The Lions cannot stay the same. People are clamoring for change, because they want to change the fortunes of a franchise that has won one playoff game since 1957, has gone an NFL-worst 31-90 since 2001 and is starting to lose its loyal fans. Ford Field had sold out 50 straight games since its opening in 2002. Now it has failed to sell out back-to-back games.
But Marinelli mainly sticks to his approach.
"I think the one thing you always do when times are tough is, don't react to what other people want," Marinelli said. "I think it's really important. ... Somebody keeps influencing you. You listen, you listen, you listen, you take it in and now you apply."
Marinelli used a metaphor he used in his first season, when the Lions went 3-13.
"You're in this dark tunnel, and you've got no way out," Marinelli said. "You're waiting for light, and you see that light, what do you do? Yeah, you start digging and getting out. You're waiting for somebody to do something for you.
"See, I've always believed you stay in the tunnel, and you keep digging when you expect no light. You have the same faith when you expect no light. You have the same belief in what you're doing when you expect no light. You believe in the people you're with when you expect no light.
"I sum that up. It answers how I go through all this every day. It's dark, and I'm going to dig, though. My shovel is sharp, and my pick is sharp, and my will is outstanding."
Doesn't Marinelli need a different shovel?
"No," Marinelli said. "That's where I totally disagree with you, because that's soft. You're looking for dependence on somebody else. You can blame it on your shovel. You blame it on this? No. You just keep digging with belief and expectations. That's what I do."
GREEN BAY PACKERS
As much as shoddy pass protection and persistent struggles in run defense were at the heart of the Packers' latest setback, their continued inability to play clean football again played a major role.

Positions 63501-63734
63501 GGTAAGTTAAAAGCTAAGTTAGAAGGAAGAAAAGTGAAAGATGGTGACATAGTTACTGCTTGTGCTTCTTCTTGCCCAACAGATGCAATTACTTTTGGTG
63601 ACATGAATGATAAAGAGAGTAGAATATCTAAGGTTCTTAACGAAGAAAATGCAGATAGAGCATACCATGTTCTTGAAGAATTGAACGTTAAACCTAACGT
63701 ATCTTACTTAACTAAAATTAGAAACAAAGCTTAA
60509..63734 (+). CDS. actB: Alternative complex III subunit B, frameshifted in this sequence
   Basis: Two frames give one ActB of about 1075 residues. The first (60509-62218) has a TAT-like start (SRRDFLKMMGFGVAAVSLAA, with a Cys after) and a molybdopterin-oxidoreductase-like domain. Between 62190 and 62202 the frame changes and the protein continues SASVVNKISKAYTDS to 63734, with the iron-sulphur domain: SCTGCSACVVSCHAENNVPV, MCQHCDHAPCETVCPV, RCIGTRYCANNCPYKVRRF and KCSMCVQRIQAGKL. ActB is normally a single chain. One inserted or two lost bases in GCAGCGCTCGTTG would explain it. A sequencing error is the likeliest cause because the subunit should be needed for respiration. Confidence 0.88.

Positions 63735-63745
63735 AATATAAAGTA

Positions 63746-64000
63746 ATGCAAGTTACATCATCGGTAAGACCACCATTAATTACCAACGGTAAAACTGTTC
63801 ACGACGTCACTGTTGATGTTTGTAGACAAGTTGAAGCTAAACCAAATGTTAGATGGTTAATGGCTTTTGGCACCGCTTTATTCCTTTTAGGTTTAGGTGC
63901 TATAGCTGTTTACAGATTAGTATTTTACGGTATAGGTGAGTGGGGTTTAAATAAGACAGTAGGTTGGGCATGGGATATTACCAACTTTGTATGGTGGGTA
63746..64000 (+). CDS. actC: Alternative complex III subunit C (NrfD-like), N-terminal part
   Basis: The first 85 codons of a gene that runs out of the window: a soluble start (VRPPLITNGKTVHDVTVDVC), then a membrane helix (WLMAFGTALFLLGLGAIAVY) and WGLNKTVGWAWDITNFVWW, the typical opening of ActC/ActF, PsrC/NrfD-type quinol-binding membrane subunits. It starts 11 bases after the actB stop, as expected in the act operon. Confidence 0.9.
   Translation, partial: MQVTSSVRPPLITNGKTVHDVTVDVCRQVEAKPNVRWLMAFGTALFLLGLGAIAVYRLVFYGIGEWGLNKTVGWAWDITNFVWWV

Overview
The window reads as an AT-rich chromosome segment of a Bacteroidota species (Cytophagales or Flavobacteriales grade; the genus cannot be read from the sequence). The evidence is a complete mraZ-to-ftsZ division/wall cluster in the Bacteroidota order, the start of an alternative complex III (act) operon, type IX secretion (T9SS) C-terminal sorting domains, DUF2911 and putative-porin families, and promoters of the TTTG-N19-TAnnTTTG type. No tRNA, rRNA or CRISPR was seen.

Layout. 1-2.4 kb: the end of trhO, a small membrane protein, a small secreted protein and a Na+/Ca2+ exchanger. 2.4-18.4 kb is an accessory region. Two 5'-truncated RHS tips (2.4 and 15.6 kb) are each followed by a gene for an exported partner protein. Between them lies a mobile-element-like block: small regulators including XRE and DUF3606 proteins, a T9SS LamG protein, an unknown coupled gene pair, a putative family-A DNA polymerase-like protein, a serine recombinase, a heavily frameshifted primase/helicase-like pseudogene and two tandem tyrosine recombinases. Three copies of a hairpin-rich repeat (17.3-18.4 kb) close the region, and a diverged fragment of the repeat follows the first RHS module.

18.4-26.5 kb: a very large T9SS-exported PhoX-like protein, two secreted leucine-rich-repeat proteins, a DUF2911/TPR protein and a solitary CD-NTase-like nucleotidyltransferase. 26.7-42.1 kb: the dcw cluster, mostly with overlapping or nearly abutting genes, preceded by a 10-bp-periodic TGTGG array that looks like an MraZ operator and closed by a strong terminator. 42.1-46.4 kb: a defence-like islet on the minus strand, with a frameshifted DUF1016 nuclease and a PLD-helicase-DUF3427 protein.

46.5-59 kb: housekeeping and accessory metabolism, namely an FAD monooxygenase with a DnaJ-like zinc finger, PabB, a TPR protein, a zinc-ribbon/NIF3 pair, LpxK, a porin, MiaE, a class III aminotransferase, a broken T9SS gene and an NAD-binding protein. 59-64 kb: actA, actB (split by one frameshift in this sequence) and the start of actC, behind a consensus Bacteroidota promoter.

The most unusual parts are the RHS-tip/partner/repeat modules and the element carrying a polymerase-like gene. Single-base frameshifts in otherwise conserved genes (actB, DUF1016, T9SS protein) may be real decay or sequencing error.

Green Bay was penalized 10 times for 80 yards in a 28-27 loss at the Minnesota Vikings on Sunday.
"It's troubling. We've got to do a better job," said offensive coordinator Joe Philbin, pointing the finger at his mostly culpable unit.
Eight of the infractions were by the offense — ranging from an intentional grounding by quarterback Aaron Rodgers that resulted in the first of two safeties by the Vikings in the second quarter to several holding and procedural gaffes that nullified big plays and backed the Packers up into unfavorable down-and-distance situations.
Consequently, Green Bay managed only one touchdown on offense and totaled but 184 yards, its second-lowest output of the season.
Philbin said the rash of penalties exacerbated what already was poor execution by the offense, which had seven plays for negative yards from sacks (four) and runs.
"That's 15 (minus) plays," Philbin said. "Wow, that's a lot; it's too many. It makes it too difficult to function."
The Packers incurred 22 penalties for 198 yards in the two meetings with the Vikings this season. Green Bay hung on for a 24-19 win in the Sept. 8 season opener.
Through nine games, Green Bay has been penalized 72 times, tied with Arizona for worst in the NFL, and leads the league with 655 penalty yards. The San Francisco 49ers are No. 2 on the latter list with 560 yards in walk-offs.
Packers head coach Mike McCarthy was emphatic Monday in saying that the penalties don't stem from a lack of focus and discipline by his players.
"Are they mental errors? Are they pre-snap penalties? Unacceptable," McCarthy said. "The way we train our players, the way we practice them, everybody knows that. Now, you have your combative penalties, whether it be holding or defensive holding, contact and things like that, there is judgment to that. Do I agree with every call that the referees make? No, but it's part of the game.
"I can't control it, but we're always going to err on the side of being more aggressive, and the players know that."